Gaza City, IPS- By Eva Bartlett (blog version longer than original published)
“From the coast to eight miles out, the sea is like a desert: it’s
sandy and there are no fish.” Mohammed Al-Bakri traces a thick line on
the wall map before him, following the lines of Gaza’s eastern and
northern borders, continuing south from three miles off the coast.
manager of Gaza’s Union of Agricultural Work Committees, Bakri is
well-versed in the woes of the Strip’s fishers and farmers. He explains
the insufficient fishing waters Palestinians are limited to, and the
consequences of being on the sea at all.
“The Israeli navy attacks the fishermen, arrests them and takes their boats, even
within three miles,” he says, referring to the three-mile limit the
Israeli authorities have unilaterally imposed on Palestinian fishers.
Under the Oslo accords, Palestinian fishers are authorised to fish 20
nautical miles into Gaza’s sea. The Israeli authorities have illegally
downsized Palestinian fishing waters, using lethal violence to enforce
new fishing limitations. On a given day, Palestinian fishers are subject
to Israeli navy machine gun fire, shelling, water cannoning, and
“When the fishers are arrested, they just have a boat and a net,”
says Bakri. “No weapons, they are just trying to catch to sell at the
market, to earn money for their families.
On August 28, the Israeli navy arrested two fishermen: a 60 year old man and his 16 year old son, the Palestinian Centre for Human Rights (PCHR) reports.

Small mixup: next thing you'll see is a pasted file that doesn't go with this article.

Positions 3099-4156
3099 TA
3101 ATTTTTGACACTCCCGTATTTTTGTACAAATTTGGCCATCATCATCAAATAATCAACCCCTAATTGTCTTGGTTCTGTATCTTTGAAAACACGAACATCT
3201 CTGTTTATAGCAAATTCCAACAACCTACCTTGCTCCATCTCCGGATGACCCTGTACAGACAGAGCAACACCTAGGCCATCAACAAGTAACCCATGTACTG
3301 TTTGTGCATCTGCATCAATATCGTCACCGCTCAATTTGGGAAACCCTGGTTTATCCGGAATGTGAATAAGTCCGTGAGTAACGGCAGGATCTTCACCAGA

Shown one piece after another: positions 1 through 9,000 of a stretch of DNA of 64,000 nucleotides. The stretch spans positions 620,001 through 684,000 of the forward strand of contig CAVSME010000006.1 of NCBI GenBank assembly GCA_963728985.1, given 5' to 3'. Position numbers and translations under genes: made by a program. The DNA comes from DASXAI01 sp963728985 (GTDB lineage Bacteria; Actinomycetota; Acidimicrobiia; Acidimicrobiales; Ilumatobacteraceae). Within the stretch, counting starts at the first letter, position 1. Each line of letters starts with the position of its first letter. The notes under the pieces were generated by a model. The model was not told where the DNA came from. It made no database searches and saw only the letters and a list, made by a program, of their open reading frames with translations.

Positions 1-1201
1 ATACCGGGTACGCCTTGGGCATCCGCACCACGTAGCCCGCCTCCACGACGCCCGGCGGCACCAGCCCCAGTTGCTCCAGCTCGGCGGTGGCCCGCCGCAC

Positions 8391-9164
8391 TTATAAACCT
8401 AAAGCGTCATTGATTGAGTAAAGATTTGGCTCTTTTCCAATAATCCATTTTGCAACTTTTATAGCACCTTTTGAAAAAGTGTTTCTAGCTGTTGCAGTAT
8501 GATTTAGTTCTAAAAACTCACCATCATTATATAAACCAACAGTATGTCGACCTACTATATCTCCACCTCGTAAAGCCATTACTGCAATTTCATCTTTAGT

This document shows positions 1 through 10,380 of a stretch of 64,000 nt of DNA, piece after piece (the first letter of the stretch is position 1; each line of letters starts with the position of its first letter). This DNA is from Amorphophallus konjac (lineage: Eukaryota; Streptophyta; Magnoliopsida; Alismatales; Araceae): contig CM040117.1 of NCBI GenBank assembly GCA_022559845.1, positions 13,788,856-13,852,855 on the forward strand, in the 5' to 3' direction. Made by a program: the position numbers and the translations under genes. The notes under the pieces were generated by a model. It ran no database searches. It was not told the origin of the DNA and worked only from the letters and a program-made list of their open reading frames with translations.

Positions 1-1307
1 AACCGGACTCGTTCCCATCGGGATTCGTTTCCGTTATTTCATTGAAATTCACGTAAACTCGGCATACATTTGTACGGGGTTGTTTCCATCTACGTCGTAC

Bakri says were less than one mile off Gaza’s coast. “The boat was engine-less, they wouldn’t go more than 3 miles in it.”
Testimony given to PCHR confirms this, the abducted fishers stating
“when we were nearly 300 meters off al-Waha Resort, two Israeli gunboats
arrived and circled my fishing boat.”
Following intensive shooting around their boat, the fishers were
ordered to remove their clothes and swim to the Israeli gunboat, a
practice that the majority of abducted Palestinian fishers say they are
“More than 500 fishers have been arrested and at least 12 killed by the Israeli navy,” says Mohammed Al-Bakri.
A July 2012 report by the Euro-Mid Observer for Human Rights,
covering the period from January 2011 to April 2012, recounts offenses
the Israeli navy committed, including the abduction of at least 60
fishers, the shooting and injuring of at least 12 fishers, more than 13